This simple math equation has helped many of my clients improve their eating habits and balance their overall diet. The formula is simple: Consume at least two (2) vegetables in two (2) of your daily meals, in four (4) out of the seven days of the week. That’s it! As simple as it sounds, you still end up consuming a minimum of 16 servings of vegetables a week. As you’ll see below, that’s a really good thing.
“Why only 2 vegetables and why with just 2 of your meals?” Well, to be frank, because it’s an easy plan to remember and to implement (2+2=4). There’s nothing complicated about it, and when you’re trying to install new health habits, you’ll be more inclined to stay consistent if it’s simple. If you are already eating this way then, bravo, pat yourself on the back. Chances are, if you have a busy schedule, you aren’t. Think about it. How many vegetables do you really consume on a daily basis? Adding two servings of vegetables to a couple of your meals will instantly improve your eating habits and your overall health.
“Antonio, how is your 2+2=4 food plan really going to improve my health?”
First of all: Fiber. Most vegetables are packed with fiber. That’s important because a fiber-rich diet can help you keep your weight in check. Many of us overeat, yet we never feel satisfied–we’re a product of our environment and the overabundance of processed food that fills us up but doesn’t deliver nutrients we crave. Fiber makes us fuller and stays in our stomach longer, therefore slowing down our rate of digestion. In addition, fiber contributes to better elimination.
Second: Vitamins & Minerals. The best place to get your vitamins, minerals and phyto-nutrients is not from a bottle, but from your food, especially vegetables! Nutrients in vegetables are vital for every bodily function. Without them, our health breaks down. All this means is eat your veggies. You’ll get an abundance of vitamins, minerals, phytonutrients and fiber along with a delicious meal.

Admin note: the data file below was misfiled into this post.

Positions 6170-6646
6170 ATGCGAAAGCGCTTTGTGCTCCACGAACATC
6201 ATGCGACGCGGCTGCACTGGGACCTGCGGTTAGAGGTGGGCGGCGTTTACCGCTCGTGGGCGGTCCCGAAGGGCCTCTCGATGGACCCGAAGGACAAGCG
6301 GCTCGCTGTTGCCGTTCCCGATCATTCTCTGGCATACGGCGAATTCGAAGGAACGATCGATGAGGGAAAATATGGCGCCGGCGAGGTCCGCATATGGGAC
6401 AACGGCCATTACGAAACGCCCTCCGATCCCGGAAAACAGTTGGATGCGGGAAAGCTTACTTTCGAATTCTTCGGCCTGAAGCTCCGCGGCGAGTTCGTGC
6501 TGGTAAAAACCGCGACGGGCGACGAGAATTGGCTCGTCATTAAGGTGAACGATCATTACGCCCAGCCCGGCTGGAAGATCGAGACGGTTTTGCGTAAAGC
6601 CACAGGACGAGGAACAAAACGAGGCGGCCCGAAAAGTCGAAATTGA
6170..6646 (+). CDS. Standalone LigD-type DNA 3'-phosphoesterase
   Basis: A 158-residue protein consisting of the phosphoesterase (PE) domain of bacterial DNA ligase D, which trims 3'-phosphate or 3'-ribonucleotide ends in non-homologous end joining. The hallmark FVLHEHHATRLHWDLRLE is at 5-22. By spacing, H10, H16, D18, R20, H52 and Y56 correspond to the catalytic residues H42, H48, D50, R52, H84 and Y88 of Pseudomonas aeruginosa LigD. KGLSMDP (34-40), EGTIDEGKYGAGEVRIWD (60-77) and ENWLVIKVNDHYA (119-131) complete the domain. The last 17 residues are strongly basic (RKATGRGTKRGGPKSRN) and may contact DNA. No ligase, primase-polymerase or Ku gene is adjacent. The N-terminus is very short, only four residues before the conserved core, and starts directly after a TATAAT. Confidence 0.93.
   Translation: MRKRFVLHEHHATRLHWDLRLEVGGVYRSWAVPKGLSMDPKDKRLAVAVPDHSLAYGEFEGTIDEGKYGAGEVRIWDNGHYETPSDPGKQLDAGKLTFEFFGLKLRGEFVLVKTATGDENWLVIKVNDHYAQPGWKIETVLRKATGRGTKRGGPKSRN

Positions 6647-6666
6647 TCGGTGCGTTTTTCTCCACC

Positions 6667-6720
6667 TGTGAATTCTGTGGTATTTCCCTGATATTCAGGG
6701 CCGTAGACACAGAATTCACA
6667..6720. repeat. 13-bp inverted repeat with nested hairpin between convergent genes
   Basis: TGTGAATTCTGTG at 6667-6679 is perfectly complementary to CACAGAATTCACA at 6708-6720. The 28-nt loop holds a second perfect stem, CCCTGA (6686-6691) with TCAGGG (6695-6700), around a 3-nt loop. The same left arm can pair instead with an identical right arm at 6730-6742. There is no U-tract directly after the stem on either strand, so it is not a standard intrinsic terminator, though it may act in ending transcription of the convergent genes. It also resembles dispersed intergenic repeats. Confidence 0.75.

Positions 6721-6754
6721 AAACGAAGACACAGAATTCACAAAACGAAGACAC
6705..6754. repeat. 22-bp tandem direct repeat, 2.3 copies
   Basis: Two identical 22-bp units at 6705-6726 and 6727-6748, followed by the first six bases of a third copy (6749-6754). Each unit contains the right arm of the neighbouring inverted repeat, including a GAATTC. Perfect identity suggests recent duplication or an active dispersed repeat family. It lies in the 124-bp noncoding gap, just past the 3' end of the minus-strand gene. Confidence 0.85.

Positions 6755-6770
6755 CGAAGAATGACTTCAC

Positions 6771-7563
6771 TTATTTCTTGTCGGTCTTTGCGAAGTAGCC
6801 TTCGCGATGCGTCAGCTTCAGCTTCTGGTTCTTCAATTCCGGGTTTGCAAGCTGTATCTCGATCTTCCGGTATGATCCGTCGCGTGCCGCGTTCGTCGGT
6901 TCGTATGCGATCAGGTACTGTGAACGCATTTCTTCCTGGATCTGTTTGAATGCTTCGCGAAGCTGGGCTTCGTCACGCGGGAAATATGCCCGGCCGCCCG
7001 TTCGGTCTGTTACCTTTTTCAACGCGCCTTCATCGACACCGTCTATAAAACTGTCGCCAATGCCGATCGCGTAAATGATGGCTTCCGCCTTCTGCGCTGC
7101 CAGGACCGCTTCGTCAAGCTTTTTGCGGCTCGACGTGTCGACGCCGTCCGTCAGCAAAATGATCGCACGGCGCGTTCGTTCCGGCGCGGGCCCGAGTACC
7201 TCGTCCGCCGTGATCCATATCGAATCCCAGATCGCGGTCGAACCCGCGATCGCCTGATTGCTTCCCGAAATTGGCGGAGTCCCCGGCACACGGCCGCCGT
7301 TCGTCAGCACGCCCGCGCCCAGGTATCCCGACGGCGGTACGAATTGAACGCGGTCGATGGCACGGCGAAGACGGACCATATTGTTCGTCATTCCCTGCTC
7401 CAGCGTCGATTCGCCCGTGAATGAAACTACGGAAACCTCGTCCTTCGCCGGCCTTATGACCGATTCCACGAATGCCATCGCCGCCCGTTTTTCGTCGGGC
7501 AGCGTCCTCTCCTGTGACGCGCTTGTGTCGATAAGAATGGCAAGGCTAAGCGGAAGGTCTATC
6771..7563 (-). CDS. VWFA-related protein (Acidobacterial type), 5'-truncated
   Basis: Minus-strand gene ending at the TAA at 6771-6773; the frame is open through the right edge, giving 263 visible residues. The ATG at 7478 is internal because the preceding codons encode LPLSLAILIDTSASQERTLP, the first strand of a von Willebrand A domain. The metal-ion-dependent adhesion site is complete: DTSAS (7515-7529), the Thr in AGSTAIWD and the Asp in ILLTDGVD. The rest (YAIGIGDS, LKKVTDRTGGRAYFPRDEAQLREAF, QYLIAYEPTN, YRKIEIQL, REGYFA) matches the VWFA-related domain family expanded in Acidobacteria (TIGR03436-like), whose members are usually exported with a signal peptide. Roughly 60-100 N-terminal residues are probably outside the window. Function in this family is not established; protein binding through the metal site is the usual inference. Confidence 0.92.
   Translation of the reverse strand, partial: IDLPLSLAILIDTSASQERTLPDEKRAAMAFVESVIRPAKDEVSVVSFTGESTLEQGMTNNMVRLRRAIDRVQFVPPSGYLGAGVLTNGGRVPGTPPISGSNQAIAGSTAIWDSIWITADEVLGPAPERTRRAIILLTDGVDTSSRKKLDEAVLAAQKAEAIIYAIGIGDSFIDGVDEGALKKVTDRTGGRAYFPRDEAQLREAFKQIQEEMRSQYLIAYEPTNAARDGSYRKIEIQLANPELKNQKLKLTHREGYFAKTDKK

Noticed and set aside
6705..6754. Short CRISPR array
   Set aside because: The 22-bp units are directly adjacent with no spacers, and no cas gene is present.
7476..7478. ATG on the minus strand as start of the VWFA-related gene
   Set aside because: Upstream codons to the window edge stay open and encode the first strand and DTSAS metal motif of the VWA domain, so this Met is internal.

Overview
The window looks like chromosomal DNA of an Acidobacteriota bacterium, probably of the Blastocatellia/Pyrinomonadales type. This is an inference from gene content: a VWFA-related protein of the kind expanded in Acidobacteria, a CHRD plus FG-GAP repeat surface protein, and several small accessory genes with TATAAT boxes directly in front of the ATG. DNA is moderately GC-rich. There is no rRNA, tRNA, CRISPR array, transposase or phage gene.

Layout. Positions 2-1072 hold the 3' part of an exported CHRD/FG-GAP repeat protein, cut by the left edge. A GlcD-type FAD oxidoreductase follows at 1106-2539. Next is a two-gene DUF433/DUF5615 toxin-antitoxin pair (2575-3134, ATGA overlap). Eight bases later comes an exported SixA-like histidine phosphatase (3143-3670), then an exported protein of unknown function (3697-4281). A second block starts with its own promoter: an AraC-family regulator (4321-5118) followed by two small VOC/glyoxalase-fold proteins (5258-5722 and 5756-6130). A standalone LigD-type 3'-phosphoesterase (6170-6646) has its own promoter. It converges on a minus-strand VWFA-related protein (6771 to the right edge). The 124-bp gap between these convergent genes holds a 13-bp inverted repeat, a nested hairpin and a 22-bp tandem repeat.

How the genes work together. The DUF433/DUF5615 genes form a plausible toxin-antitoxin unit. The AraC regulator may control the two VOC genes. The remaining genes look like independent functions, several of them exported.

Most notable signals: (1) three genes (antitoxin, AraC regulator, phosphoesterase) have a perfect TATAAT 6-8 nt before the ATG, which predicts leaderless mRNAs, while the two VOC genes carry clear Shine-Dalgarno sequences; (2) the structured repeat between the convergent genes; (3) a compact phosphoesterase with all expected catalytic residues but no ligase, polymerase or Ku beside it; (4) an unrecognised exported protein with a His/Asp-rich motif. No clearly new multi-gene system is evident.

Third: Awareness & Behavior Change. When it comes to wellbeing, good choices and consistency are what lead to success. It takes some weekly planning to make sure your meals contain at least two vegetables. Think about the plan, for instance, when you’re in a restaurant and looking at the menu. Unless it’s a vegetarian place, you generally aren’t focusing on the vegetables that come with your entrée. (More often than not, it’s some form of potato!) Veggies are often an afterthought. The same can be said for ordering lunch on the go. Ordering a fresh turkey sandwich on whole wheat bread sure sounds healthy, but where are the vegetable nutrients? Even a salad with lettuce, tomatoes, cucumbers and grilled chicken is just a start, not a solution. The easiest place to make sure you get enough servings of vegetables will be at home. Since you’re the one who’s going to purchase and prepare the food, you can pre-plan what to eat and make sure there’s a variety of healthy vegetables ready for your table. This makes you more aware of what and how you eat.
Here’s a final thought. Not all vegetables are created equal. It’s important to mix up your vegetables to ensure you get all your essential nutrients. Some vegetables provide less nutritional value than others. Sure, you can consume them, but as far as I’m concerned they don’t really count towards your daily intake of vegetables. (Sorry, but the lettuce and tomato on that turkey sandwich doesn’t cut it!) What’s great about this food plan is that there are literally hundreds of varieties of vegetables found in your average supermarket. Even if you’re a picky eater, you’ll have plenty to choose from. On that note, here’s a list of low-nutrient veggies that you should exclude from my 2+2=4 food plan:
• Iceberg lettuce
However, that’s really the whole point of my math-inspired diet–to make you think about what you are (or aren’t) eating! After all, the more healthy stuff you have on your plate (aka vegetables), the less room there is for the not-so-healthy stuff. It’s going to be right there in front of you. Remember- 2 vegetables with 2 of your daily meals, at least 4 days out of the week. Try it for a few weeks and see how much better you look and feel.
In good health,